If you have any questions about using this guide, send an email to .(JavaScript must be enabled to view this email address). Please let us know if you learn that any of the information presented in this guide has changed or if the programs are no longer available.

Foreclosure Process

Notice of Intent to Foreclose. This notice is a legal document telling you that the foreclosure process has begun. It will provide the dollar amount you’re behind on your mortgage and what you must do to prevent foreclosure.

Foreclosure timelines vary by state.
Click here to view your state’s estimated timeline.

First, know that you don’t have to immediately leave your house because the lender has started foreclosure proceedings.

Contact the lender/servicer—and a non-profit housing counselor—to try to work out a realistic solution.

Some states require that a lender first take you to court before a foreclosure sale can occur; some states don’t.

If a judgment is filed against you:

  • your house could be put up for sale;
  • you could be offered money to get out (cash for keys); or
  • you could receive notice that you will be evicted by a certain deadline.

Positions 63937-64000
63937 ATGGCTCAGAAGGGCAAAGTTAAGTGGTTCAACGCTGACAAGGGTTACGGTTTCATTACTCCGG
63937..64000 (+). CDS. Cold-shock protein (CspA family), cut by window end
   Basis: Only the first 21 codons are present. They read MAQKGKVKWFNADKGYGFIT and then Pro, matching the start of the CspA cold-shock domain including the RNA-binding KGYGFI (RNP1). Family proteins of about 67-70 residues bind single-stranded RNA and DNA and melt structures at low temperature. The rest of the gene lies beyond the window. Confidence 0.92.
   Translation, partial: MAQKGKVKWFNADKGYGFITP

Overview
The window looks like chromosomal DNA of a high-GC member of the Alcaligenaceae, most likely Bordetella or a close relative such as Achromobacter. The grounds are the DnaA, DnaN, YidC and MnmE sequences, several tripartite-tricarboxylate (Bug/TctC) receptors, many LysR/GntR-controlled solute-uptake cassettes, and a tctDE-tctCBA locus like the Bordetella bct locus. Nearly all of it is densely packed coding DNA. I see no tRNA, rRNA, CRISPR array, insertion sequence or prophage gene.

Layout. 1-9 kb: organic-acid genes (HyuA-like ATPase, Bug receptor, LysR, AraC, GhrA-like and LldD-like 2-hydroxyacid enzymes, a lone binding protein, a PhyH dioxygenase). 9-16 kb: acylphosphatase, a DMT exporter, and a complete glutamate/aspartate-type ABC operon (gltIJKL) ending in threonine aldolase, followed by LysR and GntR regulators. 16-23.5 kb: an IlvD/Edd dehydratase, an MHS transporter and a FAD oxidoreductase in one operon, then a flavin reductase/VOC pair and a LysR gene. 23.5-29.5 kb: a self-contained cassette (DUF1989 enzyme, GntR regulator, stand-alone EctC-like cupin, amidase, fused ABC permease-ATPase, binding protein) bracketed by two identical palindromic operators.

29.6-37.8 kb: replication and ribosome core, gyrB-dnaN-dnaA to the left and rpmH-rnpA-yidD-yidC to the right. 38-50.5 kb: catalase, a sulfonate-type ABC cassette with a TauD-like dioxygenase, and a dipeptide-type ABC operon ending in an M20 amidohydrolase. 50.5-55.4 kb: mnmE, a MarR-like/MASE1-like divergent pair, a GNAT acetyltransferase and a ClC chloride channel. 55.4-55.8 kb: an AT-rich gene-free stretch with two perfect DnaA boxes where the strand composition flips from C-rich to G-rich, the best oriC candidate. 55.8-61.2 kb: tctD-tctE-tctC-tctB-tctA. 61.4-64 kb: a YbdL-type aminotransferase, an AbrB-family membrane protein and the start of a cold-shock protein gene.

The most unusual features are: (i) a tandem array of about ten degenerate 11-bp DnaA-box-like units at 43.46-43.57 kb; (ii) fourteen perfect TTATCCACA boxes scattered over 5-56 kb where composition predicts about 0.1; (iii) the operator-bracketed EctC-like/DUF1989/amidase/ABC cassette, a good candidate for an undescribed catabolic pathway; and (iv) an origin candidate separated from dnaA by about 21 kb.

Important: Lenders/servicers can (and often do) proceed with the foreclosure process while they evaluate you for a loan modification.

If you have applied for a HAMP loan modification, the lender/servicer cannot sell your home unless your application has been denied. Nevertheless, verify that a scheduled foreclosure sale has been stopped or postponed. Keep careful records of everyone you talk to (with times and dates) and record exactly what anyone has promised you.

Housing Counselors

What is a housing counselor? A housing counselor can be helpful to you in any stage of homeownership. A housing counselor can help you regain control of your finances, understand your options and communicate more effectively with your lender. With the help of a housing counselor, you are more likely to avoid foreclosure.

How do I contact a housing counselor? The Obama administration’s Home Affordable Modification Program (HAMP), also known as Making Home Affordable, offers free assistance from a housing counselor.